There are a number of ways you can address self-doubt, from visualising your success to stopping any comparison of yourself against others; spending time with supportive people; and identifying your values. It may help to see a mental health professional to overcome self-doubt if these feelings persist to the point that it makes it difficult for you to function in everyday life. A quick Google will point you in the right direction of available services.

Confidence

12. Neglecting your network

A ‘little and often’ approach to networking is a great way to build strong relationships that your business could really benefit from – whether it’s new business opportunities or advice. Don’t be the person that only reaches out when you need something. Dedicate a small part of your day just to check in on your platforms and stick to it – it will soon become part of your routine and you’ll quickly see the benefits as your network expands.

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 13. Marketing sporadically

A tip mentioned in a previous article that warrants another spotlight! Don’t stop marketing after your initial marketing efforts pull in customers. Your pipeline is left empty and you’ll end up having to do another big marketing push. Avoid panic marketing with some consistency. Social media scheduling tools can really help when it comes to saving you time – you just need to dedicate a specific part of your working week to creating marketing content, then let the scheduling tool take care of the publishing for you.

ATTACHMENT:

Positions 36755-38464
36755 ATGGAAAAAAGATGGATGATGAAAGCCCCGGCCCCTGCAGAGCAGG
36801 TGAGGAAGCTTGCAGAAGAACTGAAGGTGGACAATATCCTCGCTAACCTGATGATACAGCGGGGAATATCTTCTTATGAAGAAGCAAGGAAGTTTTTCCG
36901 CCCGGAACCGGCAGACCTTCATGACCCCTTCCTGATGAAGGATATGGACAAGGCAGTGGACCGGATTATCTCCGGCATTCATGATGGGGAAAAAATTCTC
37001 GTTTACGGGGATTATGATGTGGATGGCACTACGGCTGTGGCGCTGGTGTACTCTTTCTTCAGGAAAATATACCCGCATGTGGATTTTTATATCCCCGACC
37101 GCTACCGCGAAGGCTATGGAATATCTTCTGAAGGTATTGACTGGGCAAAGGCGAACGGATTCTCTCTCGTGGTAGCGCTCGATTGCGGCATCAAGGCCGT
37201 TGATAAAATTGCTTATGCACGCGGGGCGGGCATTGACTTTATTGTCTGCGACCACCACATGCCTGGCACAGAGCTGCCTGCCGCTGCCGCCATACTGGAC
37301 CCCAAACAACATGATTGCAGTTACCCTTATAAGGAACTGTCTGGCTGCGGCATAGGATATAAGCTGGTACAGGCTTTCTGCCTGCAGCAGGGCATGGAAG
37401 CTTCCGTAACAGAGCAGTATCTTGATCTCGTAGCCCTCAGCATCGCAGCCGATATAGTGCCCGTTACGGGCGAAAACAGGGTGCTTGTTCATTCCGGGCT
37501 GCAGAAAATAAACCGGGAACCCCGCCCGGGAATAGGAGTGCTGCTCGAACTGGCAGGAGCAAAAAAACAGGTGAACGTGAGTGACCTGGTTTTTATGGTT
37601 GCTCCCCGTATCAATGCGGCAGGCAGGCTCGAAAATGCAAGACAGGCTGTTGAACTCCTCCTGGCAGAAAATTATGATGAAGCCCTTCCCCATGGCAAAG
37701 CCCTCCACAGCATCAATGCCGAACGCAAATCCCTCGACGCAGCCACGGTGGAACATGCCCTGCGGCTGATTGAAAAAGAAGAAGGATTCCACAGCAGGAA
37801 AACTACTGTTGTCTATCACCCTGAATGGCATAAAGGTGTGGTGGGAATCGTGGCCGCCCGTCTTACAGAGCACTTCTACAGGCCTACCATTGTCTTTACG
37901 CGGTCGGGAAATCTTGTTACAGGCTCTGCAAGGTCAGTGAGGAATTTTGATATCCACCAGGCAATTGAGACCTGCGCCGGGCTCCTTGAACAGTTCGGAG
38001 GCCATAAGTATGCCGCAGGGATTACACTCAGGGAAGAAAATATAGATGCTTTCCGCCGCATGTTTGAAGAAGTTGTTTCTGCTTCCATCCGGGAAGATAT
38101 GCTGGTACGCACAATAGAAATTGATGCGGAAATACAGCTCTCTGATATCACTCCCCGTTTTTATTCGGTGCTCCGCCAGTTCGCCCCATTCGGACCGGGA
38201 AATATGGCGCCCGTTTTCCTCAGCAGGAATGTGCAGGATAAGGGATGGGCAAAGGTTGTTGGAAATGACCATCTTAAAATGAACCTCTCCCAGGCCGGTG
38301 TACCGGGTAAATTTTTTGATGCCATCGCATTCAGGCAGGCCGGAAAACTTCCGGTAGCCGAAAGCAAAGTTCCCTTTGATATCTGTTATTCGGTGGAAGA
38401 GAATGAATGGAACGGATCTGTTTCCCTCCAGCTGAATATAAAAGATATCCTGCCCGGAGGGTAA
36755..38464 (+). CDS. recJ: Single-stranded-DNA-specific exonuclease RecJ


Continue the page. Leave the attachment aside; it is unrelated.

14. Procrastinating

We all do it! Try to break projects down into more achievable tasks, tackle the hardest task first in your day, take any distractions away e.g. pop your phone in your desk drawer and sign out of desktop social media/email, etc. Ask someone to check in on you to make sure you’re staying focused on the job at hand! There are many techniques out there – give them a go and see what works best for you.

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15. Multitasking

Switching your brain from one task to the other can interrupt your train of thought and cause mistakes. It may seem tempting to reply to an email immediately as it comes in, but it’s diverting your focus away from the task at hand. Rather than aid productivity, it reduces it by up to 40%.